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Backroads and Ballplayers #18
Stories of the famous and not-so-famous men and women from the days when baseball was "Arkansas' Game." Always free and always short enough to finish in one cup of coffee.
See you Saturday, The “Kid” is 30, and a Tribute to the Girls
Robinson Kell SABR meeting Saturday, August 12, noon- 4:30 Southern Baptist Church of Bryant, Arkansas - 604 South Reynolds Road
Last week we invited all of you who love the history of Arkansas baseball to join us Saturday at the August 12 meeting of the Robinson-Kell Chapter of the Society for American Baseball Research (SABR). If you share our affection for the game and like stories about those men and women who played “Arkansas’ Game” in the 20th century, you belong at this meeting. Although Robinson-Kell is a SABR Chapter, guests are not only invited but encouraged to attend. You will not be required to join, only to come and enjoy the company of folks who share your love for America’s Pastime. I promise you will be glad you came.
I attended my first meeting of Robinson-Kell SABR ten years ago as a guest of my friend Mike Dugan. I had no idea what to expect. A former major league player spoke, not a major league star, but an Arkansas-born big leaguer nonetheless. Afterward, he asked for questions. He must have been surprised that there were dozens of hands raised, and some members of the group knew more about his career than he did.
After a break, various members presented their research. Most of those in attendance were from the “Dizzy Dean Game of the Week generation,” but the president was a 40-something, and the resident expert looked to be about 18. Almost all the presenters stopped somewhere in their talk to ask, “Is that right, Caleb?” The teenager usually nodded or politely corrected the information. After all, Caleb Hardwick had literally “written the book.”
Hardwick created, published, and wrote most of the Arkansas Baseball Encyclopedia before he graduated from high school. The online reference remains the most reliable source of information about the history of Arkansas baseball. Before I knew “the Kid’s” name, I knew he was the MVP of Arkansas baseball history. Caleb is now 30 and lives in Boston, but his research remains one of the most significant contributions to saving the history of our baseball heritage.
It took about two years for me to get the nerve to present. I paused a couple of times to “ask Caleb,” but it went reasonably well. So well, that I became some sort of amateur writer. I don’t know if you will be inspired as I was to dig up some stories long forgotten about Arkansas baseball history or just enjoy the association with others afflicted by a nostalgic love of our grandpa’s game. I do know you will love Robinson-Kell meetings.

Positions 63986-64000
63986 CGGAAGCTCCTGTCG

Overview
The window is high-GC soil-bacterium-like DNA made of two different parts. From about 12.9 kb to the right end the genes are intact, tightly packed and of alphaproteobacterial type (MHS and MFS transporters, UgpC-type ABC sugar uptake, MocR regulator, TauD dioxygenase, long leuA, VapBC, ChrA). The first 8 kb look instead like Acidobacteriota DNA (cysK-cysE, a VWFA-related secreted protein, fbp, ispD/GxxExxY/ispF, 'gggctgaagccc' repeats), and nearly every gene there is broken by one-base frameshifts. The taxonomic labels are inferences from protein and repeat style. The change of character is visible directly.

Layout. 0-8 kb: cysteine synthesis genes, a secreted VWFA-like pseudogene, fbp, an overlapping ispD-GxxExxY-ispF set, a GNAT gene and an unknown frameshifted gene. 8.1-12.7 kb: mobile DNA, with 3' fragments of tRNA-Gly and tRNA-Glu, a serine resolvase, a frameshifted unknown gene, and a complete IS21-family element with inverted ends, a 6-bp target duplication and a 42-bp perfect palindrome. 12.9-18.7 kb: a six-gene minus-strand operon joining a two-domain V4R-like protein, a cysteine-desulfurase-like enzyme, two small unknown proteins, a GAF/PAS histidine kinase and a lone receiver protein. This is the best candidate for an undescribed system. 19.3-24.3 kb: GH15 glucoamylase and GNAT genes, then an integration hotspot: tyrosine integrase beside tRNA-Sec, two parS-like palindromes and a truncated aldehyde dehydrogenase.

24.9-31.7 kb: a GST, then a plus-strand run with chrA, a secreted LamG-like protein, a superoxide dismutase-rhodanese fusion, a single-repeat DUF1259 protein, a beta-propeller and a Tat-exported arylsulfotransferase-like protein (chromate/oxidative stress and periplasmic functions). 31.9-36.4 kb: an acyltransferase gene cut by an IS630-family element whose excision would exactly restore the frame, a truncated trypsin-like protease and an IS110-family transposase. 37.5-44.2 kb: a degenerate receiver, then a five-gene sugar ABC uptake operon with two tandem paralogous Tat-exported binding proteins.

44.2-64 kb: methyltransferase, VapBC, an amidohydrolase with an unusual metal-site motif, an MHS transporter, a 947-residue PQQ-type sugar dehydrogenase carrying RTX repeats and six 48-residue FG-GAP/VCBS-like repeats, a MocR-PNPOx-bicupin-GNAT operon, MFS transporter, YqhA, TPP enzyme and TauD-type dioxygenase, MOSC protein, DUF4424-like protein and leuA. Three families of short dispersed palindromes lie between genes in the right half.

Ronny Clay finds Mid
Caleb Hardwick will be in Boston Saturday, but there are still stories to tell. Among those presenting Saturday will be Ronny Clay, a native of Russellville who now lives in Fayetteville. A few years ago after reading about Sue Kidd and Delores "Dolly" Brumfield White, who are both former players in the All-American Girls Professional Baseball League, Ronny discovered a more obscure Arkansas AAGPBL star. Her name was Mildred Earp (pronounced Arp) and she may have been the most successful Arkansan to play in the women’s pro baseball league. Ronny not only discovered that there was plenty of published information about the player whose teammates called “Mid,” but that her family still had the collection of memorabilia Mid accumulated as a player. Come hear Ronny tell this story Saturday. It is an amazing tale.
The presentation schedule for the meeting is listed below:
Our guest speaker will be Mark Tolbert, who as a kid in 1967 was the Atlanta Braves batboy during their second season in Atlanta. He has lots of stories to tell, including his interactions with Hank Aaron and Willie Mays.
Following Mr. Tolbert, the following presentations will take place…………
· Kent Faught – Bad Management 2.0: How MLB Replicated the Nonsense of the Steroid Era with the Houston Astros Sign Stealing Scandal
· Ronny Clay – Mildred Earp of the All-American Girls Professional Baseball League
· Jim Yeager – Discussions from his new book Hard Times and Hardball.